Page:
Towards the sustainable development of small-scale fisheries and aquaculture: The legacy of SEAFDEC
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In Southeast Asia, history has it in the past few decades or so that fishing operations were simple and conducted in nearshore areas using non-motorized or non-mechanized fishing vessels. Fish landings were barely enough for domestic consumption, but some countries dared to explore the export market with their fishery products that gave them in return, not only additional economic advantage but also the inspiration to enhance their fishing capabilities. Adapting the fishing technologies learned from more advanced countries, e.g. trawl fisheries, many Southeast Asian countries were able to increase their fish landings. Causing a domino effect, many fishing vessels were deployed to sea using a great variety of fishing gears, not minding their possible impacts on the fishery resources. Eventually, their catch started to get smaller not only in terms of quantity but also in size, prompting the governments to look for the ways and means of properly managing the fishery resources. In an effort to address the issues at hand, one of the major decisions made by the governments of the Southeast Asian countries was to agree on the establishment of the Southeast Asian Fisheries Development Center (SEAFDEC) in December 1967. With an initial task of promoting fisheries as means of improving the food situation in Southeast Asia, SEAFDEC has since then served as a catalyst for the transformation of the region’s fisheries towards sustainability. To enable SEAFDEC to carry out such gigantic tasks, the Southeast Asian governments also agreed to establish the SEAFDEC Training Department (TD) in 1968 in Samut Prakan, Thailand, with an initial task of training the officers and technical staff from the region to enhance their capabilities in directing and managing fishing activities. As the SEAFDEC responsibilities in the region progressed, TD in mid-1970s redirected its focus on the development of responsible fishing technologies and practices, and the promotion of marine and coastal fisheries management to ensure the stable supply of fish for food security of the region. Subsequently, the Marine Fisheries Research Department (MFRD) of SEAFDEC was established in Singapore in 1969 to conduct research on the actual conditions of the region’s fishing grounds and improving the utilization of fishing grounds towards sustainability, a task that was taken over by TD before the end of the 1970s. By mid-1970s, as fish production of the region drastically increased necessitating the development of sustainable postharvest technologies, MFRD refocused its activities on the safety and quality of fish and fish products including the development of fish preservation protocols to upgrade the quality of the region’s traditional fishery products, and on the proper utilization of trawl bycatch for the production of comminuted fishery products, e.g. surimi, and the development of surimi-based products. Meanwhile, as the adoption of culture technologies also flourished in the region, the Southeast Asian governments agreed to establish the SEAFDEC Aquaculture Department (AQD) in the Philippines in 1973 to make sure that the development and adoption of aquaculture technologies in the region, i.e. in coastal, brackishwater, and freshwater environments, are sustainable. Later, as the Southeast Asian countries needed assistance in the development and management of their marine fishery resources, the establishment of the SEAFDEC Marine Fishery Resources Development and Management Department (MFRDMD) in 1990 in Terengganu, Malaysia has addressed their concern. Furthermore, to also ensure the sustainable development and management of the region’s inland fisheries, the SEAFDEC Inland Fishery Resources Development and Management Department (IFRDMD) was established in 2014 in Palembang, Indonesia.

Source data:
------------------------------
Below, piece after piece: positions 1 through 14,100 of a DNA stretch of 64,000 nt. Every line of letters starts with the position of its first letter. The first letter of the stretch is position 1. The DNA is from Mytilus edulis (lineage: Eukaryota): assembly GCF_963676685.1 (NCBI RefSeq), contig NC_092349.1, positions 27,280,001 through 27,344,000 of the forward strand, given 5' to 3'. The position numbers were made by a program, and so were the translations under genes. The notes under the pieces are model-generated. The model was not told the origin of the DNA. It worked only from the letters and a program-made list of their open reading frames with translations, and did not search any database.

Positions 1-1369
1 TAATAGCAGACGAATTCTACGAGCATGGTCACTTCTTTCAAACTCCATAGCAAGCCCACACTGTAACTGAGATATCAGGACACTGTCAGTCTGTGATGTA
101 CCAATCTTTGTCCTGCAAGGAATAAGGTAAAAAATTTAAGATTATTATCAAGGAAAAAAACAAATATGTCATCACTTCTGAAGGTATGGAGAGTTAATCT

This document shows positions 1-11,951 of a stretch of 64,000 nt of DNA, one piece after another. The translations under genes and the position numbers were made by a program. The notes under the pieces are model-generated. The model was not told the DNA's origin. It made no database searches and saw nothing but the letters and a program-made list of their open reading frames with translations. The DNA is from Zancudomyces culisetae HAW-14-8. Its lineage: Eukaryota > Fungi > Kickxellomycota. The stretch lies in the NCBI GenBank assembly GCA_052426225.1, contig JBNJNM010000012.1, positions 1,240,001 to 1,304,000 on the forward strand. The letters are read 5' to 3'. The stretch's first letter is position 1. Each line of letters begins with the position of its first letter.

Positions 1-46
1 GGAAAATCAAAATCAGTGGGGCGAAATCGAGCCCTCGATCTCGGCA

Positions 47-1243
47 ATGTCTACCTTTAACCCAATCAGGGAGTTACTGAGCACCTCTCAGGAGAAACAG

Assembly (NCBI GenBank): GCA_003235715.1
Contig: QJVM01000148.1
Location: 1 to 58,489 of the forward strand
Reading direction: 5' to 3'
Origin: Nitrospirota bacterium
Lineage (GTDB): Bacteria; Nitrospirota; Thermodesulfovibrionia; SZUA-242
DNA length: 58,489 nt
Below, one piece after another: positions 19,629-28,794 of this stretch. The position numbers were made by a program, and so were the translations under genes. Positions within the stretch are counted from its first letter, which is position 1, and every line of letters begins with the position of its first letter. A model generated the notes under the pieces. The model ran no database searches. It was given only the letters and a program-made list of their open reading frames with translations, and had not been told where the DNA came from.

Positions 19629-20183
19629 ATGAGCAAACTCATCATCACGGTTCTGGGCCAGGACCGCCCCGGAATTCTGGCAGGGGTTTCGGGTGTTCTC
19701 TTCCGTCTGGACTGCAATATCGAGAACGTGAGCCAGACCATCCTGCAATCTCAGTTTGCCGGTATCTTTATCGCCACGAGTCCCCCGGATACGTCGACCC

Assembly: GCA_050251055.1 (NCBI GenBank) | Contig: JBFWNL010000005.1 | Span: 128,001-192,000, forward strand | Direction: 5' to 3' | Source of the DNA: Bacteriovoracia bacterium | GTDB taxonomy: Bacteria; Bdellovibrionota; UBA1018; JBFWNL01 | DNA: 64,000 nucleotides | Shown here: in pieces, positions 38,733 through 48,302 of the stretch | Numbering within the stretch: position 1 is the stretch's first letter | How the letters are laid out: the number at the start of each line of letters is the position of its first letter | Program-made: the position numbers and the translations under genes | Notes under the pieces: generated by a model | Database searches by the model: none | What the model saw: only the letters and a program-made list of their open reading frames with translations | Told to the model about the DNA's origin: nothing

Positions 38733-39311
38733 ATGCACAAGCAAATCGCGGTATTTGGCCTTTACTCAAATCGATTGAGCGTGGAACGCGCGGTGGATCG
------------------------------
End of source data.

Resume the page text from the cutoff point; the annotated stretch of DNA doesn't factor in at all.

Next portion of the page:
Smithrithee, M., Honda, K., Tongdee, N., & Sulit, V. T. (2022). Towards the sustainable development of small-scale fisheries and aquaculture: The legacy of SEAFDEC.
Fish for the People, 19(3), 2-10. http://hdl.handle.net/20.500.12066/6759
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